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Scottish New Build Heat Standard (NBHS) Explained





The Scottish New Build Heat Standard (NBHS) took effect on April 1, 2024, mandating that any new building warrant applications must demonstrate the installation of zero direct emission recognized technology, particularly in heating systems, for properties constructed after this date.


While the standard highlights technologies like heat pumps and solar panels, it's important to note that heat pumps may not be universally effective due to factors such as building design, air-tightness, and existing systems, which can impact both their efficiency and implementation costs. While transitioning away from fossil fuels is crucial for achieving net zero, relying solely on a limited range of heating technologies presents challenges.


To clarify key points within the new Scottish standard, we've created a Q and A of the various questions we've been recently asked:


Which properties fall under the NBHS?

From April 1, 2024, only building warrant applications for solid fuel heating appliance installations will need to demonstrate the use of zero direct emission technology. If your building warrant approval this does not affect you.


Does this apply to extensions or alterations in existing buildings?

No, installation works within extensions or alterations of existing buildings are exempt from NBHS requirements.


Does this impact solid fuel heating in existing buildings?

The legislation solely applies to new constructions from April 1, 2024. Buildings constructed before this date are not obligated to demonstrate zero direct emission heating appliance installation. Similarly, modifications within existing installations do not require additional evidence.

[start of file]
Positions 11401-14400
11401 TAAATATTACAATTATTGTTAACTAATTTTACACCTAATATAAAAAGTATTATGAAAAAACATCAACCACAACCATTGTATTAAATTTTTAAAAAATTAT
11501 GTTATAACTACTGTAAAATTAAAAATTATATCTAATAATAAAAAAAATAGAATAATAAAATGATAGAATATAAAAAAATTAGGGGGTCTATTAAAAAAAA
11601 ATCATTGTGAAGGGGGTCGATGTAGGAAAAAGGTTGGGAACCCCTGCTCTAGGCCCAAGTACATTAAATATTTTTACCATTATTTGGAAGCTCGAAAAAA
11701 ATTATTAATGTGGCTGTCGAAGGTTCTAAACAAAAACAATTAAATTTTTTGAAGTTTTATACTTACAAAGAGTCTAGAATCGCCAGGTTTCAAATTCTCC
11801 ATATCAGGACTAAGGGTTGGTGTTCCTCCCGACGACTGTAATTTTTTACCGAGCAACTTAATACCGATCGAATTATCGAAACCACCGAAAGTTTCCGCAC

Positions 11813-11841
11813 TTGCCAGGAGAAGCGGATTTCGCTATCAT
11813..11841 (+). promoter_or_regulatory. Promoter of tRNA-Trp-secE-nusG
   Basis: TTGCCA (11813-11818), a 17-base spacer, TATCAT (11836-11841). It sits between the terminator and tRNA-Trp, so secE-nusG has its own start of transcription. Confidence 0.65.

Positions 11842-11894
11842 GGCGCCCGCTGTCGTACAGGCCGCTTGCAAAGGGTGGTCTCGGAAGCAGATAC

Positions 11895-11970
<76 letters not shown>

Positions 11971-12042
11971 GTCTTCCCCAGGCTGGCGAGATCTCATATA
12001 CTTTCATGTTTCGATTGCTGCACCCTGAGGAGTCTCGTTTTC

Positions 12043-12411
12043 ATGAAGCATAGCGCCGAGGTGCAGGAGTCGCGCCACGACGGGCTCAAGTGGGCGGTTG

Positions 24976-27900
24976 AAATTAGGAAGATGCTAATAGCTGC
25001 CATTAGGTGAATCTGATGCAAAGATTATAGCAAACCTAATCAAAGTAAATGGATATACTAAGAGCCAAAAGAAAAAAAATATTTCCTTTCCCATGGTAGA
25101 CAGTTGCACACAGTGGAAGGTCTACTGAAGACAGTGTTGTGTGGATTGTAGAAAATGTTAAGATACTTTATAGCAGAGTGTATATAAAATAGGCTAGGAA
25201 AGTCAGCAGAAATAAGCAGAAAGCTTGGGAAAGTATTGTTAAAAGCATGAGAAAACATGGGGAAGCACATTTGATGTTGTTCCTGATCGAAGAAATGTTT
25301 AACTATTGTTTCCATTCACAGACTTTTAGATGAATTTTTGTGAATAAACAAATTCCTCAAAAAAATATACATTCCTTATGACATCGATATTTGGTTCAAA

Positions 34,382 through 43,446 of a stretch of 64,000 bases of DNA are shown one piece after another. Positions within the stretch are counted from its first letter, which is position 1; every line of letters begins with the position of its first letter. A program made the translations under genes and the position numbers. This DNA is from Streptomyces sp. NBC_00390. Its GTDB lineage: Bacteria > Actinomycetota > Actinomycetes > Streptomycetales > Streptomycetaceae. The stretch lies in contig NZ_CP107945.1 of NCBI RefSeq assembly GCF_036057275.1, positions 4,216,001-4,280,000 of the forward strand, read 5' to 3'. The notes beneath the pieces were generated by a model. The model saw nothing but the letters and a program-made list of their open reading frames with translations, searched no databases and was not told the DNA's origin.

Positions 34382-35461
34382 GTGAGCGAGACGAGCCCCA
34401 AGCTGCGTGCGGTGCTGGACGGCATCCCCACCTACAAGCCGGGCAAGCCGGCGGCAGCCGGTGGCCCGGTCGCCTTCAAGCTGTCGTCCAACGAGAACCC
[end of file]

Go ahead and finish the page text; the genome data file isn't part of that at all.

Limitations and exceptions

While exemptions exist for technologies deemed 'emergency heating,' certain solid fuel boilers and pellet stoves reliant on electricity for fans, sensors, and control panels may not qualify. However, standard room heater stoves without electrical components could serve as emergency heating sources, particularly beneficial for rural off-grid properties.

It will be the installer's responsibility to justify how the technology functions during heating system failures and reverts to the primary system afterward.


Small buildings and portable technologies

The NBHS acknowledges situations where portable heating technologies might be necessary but notes their reliance on power sources, limiting their use during outages.


So what does all of this mean for me?

If you already have a wood burning stove this does not affect you. If you are building a new home, wood-burning stoves remain permissible in Scotland as a secondary / emergency source of heating. Please get in touch for further details or speak to your architect regarding your building warrant permissions.

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